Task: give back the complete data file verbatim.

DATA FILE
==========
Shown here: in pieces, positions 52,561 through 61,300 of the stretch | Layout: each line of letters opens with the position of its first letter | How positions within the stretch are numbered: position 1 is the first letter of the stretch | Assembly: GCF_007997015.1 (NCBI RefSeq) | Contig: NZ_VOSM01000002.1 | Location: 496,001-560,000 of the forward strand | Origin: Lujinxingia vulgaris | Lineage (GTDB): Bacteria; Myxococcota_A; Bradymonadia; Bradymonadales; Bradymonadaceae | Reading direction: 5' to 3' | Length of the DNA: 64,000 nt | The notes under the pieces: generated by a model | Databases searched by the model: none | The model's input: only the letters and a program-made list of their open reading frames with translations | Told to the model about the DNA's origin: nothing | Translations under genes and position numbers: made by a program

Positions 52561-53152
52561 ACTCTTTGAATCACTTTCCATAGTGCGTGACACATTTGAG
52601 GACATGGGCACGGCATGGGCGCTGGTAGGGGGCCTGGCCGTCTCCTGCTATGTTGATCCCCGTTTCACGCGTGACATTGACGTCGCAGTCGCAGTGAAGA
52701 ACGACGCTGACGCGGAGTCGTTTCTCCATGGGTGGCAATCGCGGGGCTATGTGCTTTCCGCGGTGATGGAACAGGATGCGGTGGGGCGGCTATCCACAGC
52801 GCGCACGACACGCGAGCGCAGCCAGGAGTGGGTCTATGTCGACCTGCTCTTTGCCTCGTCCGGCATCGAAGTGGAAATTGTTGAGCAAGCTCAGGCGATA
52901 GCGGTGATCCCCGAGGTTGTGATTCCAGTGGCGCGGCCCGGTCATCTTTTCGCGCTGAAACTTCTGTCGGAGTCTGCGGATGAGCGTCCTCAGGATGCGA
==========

Shown here: in pieces, positions 52,561 through 61,300 of the stretch | Layout: each line of letters opens with the position of its first letter | How positions within the stretch are numbered: position 1 is the first letter of the stretch | Assembly: GCF_007997015.1 (NCBI RefSeq) | Contig: NZ_VOSM01000002.1 | Location: 496,001-560,000 of the forward strand | Origin: Lujinxingia vulgaris | Lineage (GTDB): Bacteria; Myxococcota_A; Bradymonadia; Bradymonadales; Bradymonadaceae | Reading direction: 5' to 3' | Length of the DNA: 64,000 nt | The notes under the pieces: generated by a model | Databases searched by the model: none | The model's input: only the letters and a program-made list of their open reading frames with translations | Told to the model about the DNA's origin: nothing | Translations under genes and position numbers: made by a program

Positions 52561-53152
52561 ACTCTTTGAATCACTTTCCATAGTGCGTGACACATTTGAG
52601 GACATGGGCACGGCATGGGCGCTGGTAGGGGGCCTGGCCGTCTCCTGCTATGTTGATCCCCGTTTCACGCGTGACATTGACGTCGCAGTCGCAGTGAAGA
52701 ACGACGCTGACGCGGAGTCGTTTCTCCATGGGTGGCAATCGCGGGGCTATGTGCTTTCCGCGGTGATGGAACAGGATGCGGTGGGGCGGCTATCCACAGC
52801 GCGCACGACACGCGAGCGCAGCCAGGAGTGGGTCTATGTCGACCTGCTCTTTGCCTCGTCCGGCATCGAAGTGGAAATTGTTGAGCAAGCTCAGGCGATA
52901 GCGGTGATCCCCGAGGTTGTGATTCCAGTGGCGCGGCCCGGTCATCTTTTCGCGCTGAAACTTCTGTCGGAGTCTGCGGATGAGCGTCCTCAGGATGCGA